Preamble to the Constitution

Preamble is the Identity Card of the Constitution

N.A Pakhivala (Eminent Jurist and Constitutional Expert)

The American Constitution was the first country to begin with the practice of writing Preamble. Thereafter many countries, including India has followed this practice. The term “Preamble” is used to refer the introduction or preface of the Constitution.  It is based on ‘Objective Resolution’ that was drafted by Pandit Jawaharlal Nehru and adopted by the Constituent Assembly. Preamble was amended in the year 1976, by the 42nd Constitutional Amendment Act, and three new words – Socialist, Secular and Integrity were added to it. The Court held in the case of Golak Nath v. State of Punjab[1] that Preamble to an Act sets out the main objectives which the legislation is intended to achieve.

The Preamble of the Constitution reads as –

“We, THE PEOPLE OF INDIA, having solemnly resolved to constitute India into SOVEREIGN SOCIALIST SECULAR DEMOCRATIC REPUBLIC and to secure to all its citizens: JUSTICE, Social, Economic and Political; LIBERTY of thought, expression, belief, faith and worship; EQUALITY of status and opportunity; and to promote among them all; FRATERNITY assuring the dignity of the individual and the unity and integrity of the Nation; IN OUR CONSTITUENT ASSEMBLY this twenty-sixth day of the November, 1949, do HEREBY ADOPT, ENACT AND GIVE TO OURSELVES THIS CONSTITUTION”.

The components of the Preamble reveal that the Constitution derives its authority from the people of India. It declares that India to be a sovereign, socialist, secular, democratic and republican polity. It specifies justice, liberty, equality and fraternity as the objectives. It also stipulates the date of adoption of the Constitution, i.e. 26th November, 1949.

Key words used in the Preamble

Sovereign –

Socialist –

It implies that India is neither a dependency nor a dominion of any other nation, but it is an independent State. It is free to conduct both its internal and external affairs and there is no authority above it.

Though India has declared its membership to organizations such as Commonwealth of Nations, United Nations Organisations etc that would not constitute limitation on the sovereignty of India. Being a sovereign State, India can either acquire a foreign territory or cede a part of its territory in favour of a foreign state.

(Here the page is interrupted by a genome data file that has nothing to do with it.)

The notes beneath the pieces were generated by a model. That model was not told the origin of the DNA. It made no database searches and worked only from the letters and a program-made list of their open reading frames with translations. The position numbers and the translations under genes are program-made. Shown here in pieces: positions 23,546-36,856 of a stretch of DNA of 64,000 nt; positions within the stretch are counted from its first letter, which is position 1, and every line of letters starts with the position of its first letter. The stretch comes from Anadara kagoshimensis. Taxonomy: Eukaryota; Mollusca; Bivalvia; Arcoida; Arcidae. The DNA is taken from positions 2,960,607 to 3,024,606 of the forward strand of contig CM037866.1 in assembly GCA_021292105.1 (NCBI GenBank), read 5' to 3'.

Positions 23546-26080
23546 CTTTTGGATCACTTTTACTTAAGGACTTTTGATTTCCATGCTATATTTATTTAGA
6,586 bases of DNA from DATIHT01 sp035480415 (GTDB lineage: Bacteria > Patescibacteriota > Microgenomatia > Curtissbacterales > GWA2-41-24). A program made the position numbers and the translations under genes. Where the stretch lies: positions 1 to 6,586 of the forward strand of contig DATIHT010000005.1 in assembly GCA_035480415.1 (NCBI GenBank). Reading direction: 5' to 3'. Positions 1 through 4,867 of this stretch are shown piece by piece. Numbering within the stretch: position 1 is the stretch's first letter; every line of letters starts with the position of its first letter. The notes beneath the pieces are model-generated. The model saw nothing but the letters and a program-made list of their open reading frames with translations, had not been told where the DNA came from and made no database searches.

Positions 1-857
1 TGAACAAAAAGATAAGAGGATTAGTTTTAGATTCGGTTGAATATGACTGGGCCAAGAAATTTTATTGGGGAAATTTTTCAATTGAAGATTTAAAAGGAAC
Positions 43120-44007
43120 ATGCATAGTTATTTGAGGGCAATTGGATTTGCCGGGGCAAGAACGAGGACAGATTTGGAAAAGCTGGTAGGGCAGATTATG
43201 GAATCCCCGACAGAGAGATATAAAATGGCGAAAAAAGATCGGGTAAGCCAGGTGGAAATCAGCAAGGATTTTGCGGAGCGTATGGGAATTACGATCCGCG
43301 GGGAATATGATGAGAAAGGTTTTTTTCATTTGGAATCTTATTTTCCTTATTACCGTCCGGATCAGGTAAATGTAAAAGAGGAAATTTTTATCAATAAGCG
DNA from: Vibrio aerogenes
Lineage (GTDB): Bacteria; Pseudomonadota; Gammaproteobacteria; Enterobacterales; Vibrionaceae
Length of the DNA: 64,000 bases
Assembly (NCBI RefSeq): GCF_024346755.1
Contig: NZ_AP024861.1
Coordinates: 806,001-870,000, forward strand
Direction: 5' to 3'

The socialist content was implicit in the Constitution in the form of certain Directive Principles of State Policy but it was made explicit by the adding the Socialist term in the Preamble by 42nd Constitutional Amendment Act.

Indian socialism is not a “communist socialism” but a “democratic socialism”. Communist socialism involves the nationalization of all means of production and distribution and abolition of private property. Whereas Democratic Socialism holds the faith in a “mixed economy” where both public and private sectors co-exist side by side.

In G.B. Pant University of Agriculture and Technology v. State of Uttar Pradesh the Supreme Court said that “Democratic Socialism aims to end poverty, ignorance, disease and inequality of opportunity. Indian socialism is a blend of Marxism and Ghandism, leaning heavily towards the Gandhian Socialism.

Secular –

Before 1976, though the word “Secular” was not added in the Constitution but still there can be no doubt that Constitution makers wanted to establish such a State and accordingly Articles 25 to 28(guaranteeing the fundamental right to freedom of religion) have been included in the Constitution.

In Aruna Roy v. Union of India[2] the Supreme Court said that secularism has a positive meaning that is developing, understanding and respect towards different religions.

The Indian Constitution does not adopt the Western form of Secularism, where there is divorce between State and religion but embodies the positive concept of secularism i.e. all religions in the country irrespective of their strength have the same status and support from the State. 


A democratic polity is based on the doctrine of popular sovereignty that is based on the doctrine of popular sovereignty that is possession of supreme power of people. In India indirectly democracy is followed and not the direct democracy (people exercise their supreme power directly) as in the case of Switzerland. The Indian Constitution provides for representative parliamentary democracy under which the executive is responsible to the legislature for all its policies and actions.